How we make emotional decisions

MIT researchers have now identified a neural circuit that appears to underlie decision-making in this type of situation, which is known as approach-avoidance conflict. The findings could help researchers to discover new ways to treat psychiatric disorders that feature impaired decision-making, such as depression, schizophrenia, and borderline personality disorder.

Unlearning implicit social biases during sleep

Can we learn to rid ourselves of our implicit biases regarding race and gender? A new Northwestern University study indicates that sleep may hold an important key to success in such efforts.

Why ‘I’m so happy I could cry’ makes sense

girl was crying from happiness, holding a handkerchief in his hand

The phrase “tears of joy” never made much sense to Yale psychologist Oriana Aragon. But after conducting a series of studies of such seemingly incongruous expressions, she now understands better why people cry when they are happy,  Bill Hathaway writes.

“People may be restoring emotional equilibrium with these expressions,” said Aragon, lead author of work to be published in the journal Psychological Science. “They seem to take place when people are overwhelmed with strong positive emotions, and people who do this seem to recover better from those strong emotions.”

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Unlearning implicit social biases during sleep

Can we learn to rid ourselves of our implicit biases regarding race and gender? A new Northwestern University study indicates that sleep may hold an important key to success in such efforts.

Building on prior research, the Northwestern investigators aimed to find out whether learning to alter habitual reactions to other people could be enhanced during sleep.

Other researchers have documented many unsavory consequences of common social biases. When playing a videogame with instructions to shoot only people carrying weapons, players were more likely to shoot unarmed targets when they were Black versus White.

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ASCO: Component in green tea may help reduce prostate cancer in men at high risk

Prostate cancer is the second most common type of cancer in men and is predicted to result in an estimated 220,00 cases in the United States in 2015. In recent years, an emphasis has been placed on chemoprevention – the use of agents to prevent the development or progression of prostate cancer. A team of researchers led by Nagi B. Kumar, Ph.D., R.D., F.A.D.A. at Moffitt Cancer Center recently published results of a randomized trial that assessed the safety and effectiveness of the active components in green tea to prevent prostate cancer development in men who have premalignant lesions. The results will be presented at the 2015 American Society of Clinical Oncology (ASCO) Annual Meeting in Chicago.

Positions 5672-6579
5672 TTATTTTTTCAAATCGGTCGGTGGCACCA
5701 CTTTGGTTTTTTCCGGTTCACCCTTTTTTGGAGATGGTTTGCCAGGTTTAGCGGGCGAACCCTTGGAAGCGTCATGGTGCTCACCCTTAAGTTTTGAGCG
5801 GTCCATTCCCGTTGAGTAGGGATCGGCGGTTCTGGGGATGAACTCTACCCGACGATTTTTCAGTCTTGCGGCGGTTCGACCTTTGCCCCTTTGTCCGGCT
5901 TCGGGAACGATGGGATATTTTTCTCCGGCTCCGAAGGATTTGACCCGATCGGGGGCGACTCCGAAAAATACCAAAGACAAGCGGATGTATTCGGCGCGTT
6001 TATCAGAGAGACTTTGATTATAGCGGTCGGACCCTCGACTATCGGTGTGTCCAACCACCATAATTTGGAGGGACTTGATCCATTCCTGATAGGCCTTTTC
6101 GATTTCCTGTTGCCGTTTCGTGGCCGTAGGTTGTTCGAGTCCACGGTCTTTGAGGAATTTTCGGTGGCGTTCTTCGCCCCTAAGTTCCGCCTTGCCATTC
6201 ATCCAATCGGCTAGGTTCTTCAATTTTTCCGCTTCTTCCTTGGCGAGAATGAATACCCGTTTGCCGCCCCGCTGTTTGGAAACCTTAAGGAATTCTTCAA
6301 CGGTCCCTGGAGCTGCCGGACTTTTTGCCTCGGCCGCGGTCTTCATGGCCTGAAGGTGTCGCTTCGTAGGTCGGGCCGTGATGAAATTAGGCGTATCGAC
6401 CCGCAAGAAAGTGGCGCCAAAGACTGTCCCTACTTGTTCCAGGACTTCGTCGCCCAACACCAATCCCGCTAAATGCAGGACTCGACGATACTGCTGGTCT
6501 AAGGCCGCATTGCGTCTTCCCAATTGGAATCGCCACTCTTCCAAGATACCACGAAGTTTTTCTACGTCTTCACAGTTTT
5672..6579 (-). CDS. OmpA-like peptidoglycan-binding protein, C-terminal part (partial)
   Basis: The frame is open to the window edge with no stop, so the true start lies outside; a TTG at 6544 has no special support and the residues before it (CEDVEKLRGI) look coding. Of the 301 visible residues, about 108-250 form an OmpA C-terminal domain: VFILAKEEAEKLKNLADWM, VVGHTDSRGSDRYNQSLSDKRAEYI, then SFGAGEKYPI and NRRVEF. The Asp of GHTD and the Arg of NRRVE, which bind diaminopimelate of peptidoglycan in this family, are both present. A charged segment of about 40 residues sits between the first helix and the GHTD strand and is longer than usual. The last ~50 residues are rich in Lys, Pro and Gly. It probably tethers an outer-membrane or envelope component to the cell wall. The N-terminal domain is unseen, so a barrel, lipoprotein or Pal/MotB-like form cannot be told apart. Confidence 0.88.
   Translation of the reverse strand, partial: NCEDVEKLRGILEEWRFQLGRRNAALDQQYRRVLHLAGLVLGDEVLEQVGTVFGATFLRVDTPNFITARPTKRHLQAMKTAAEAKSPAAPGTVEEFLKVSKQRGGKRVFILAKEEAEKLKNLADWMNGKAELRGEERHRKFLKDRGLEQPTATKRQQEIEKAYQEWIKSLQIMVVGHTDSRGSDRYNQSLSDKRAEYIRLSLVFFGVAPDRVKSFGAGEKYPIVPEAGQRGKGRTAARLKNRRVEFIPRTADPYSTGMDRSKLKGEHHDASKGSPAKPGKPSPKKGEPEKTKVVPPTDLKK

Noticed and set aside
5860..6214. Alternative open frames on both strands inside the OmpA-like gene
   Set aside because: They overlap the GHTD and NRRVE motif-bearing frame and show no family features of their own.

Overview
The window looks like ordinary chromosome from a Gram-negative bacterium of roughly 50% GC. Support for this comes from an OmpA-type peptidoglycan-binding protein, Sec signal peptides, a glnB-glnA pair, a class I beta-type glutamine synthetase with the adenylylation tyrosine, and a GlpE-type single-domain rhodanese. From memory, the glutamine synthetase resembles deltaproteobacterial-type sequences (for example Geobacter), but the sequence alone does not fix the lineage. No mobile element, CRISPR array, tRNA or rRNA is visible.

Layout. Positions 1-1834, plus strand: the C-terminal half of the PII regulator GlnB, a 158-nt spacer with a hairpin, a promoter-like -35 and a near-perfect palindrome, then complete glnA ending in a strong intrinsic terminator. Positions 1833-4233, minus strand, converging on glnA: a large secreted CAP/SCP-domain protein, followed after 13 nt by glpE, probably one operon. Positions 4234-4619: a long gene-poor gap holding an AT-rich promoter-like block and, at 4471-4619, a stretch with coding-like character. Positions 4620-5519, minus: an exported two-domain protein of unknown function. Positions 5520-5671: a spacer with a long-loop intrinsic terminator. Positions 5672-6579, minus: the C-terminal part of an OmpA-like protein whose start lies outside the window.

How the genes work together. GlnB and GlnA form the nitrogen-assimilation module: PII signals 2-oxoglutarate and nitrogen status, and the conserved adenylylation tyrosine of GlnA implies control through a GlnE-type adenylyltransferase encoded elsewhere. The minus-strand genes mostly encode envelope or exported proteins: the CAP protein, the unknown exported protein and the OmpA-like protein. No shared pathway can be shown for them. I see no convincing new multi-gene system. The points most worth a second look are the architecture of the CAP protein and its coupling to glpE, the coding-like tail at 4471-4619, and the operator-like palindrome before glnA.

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Acquiring 'perfect' pitch may be possible for some adults

photodune-4621678-listen-music-xsIf you’re a musician, this sounds too good to be true: University of Chicago psychologists have been able to train some adults to develop the prized musical ability of absolute pitch, and the training’s effects last for months.

Absolute pitch, commonly known as “perfect pitch,” is the ability to identify a note by hearing it. The ability is considered remarkably rare, estimated to be less than one in 10,000 individuals. It has always been a very desired ability among musicians, especially since several famous composers, including Mozart, reportedly had it. The assumption has been that this special talent has a critical period to be established in childhood based on early musical training and that it was not possible for adults to acquire this skill.

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Fox News, or MSNBC

CREDIT:  UCSB

CREDIT:
UCSB

Beatles versus Rolling Stones. Ironman versus the Incredible Hulk. Deep dish versus thin crust. Such differences of opinion among family and friends rarely end in serious squabbles. Let the conversation turn to political parties, however, and lively disagreements can become downright ugly.

Why is it that even among the people we care about most, differences in political affiliation often result in awkwardness and discomfort, and pushed far enough, can feel like a threat to the entire relationship?

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Study finds news may influence racial bias

This is Temple Northup. CREDIT University of Houston

This is Temple Northup.
CREDIT
University of Houston

A recent University of Houston (UH) study suggests that long-term exposure to news may negatively influence racial bias towards social groups.

Temple Northup, assistant professor at UH’s Jack J. Valenti School of Communication, studied the influence of news coverage on an individuals’ unconscious attitudes towards social groups. His study “Effects of Long-Term Exposure to News Stereotypes on Implicit and Explicit Attitudes” recently was published in the International Journal of Communication.

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Links for Stories with Tony Delroy May 22 2015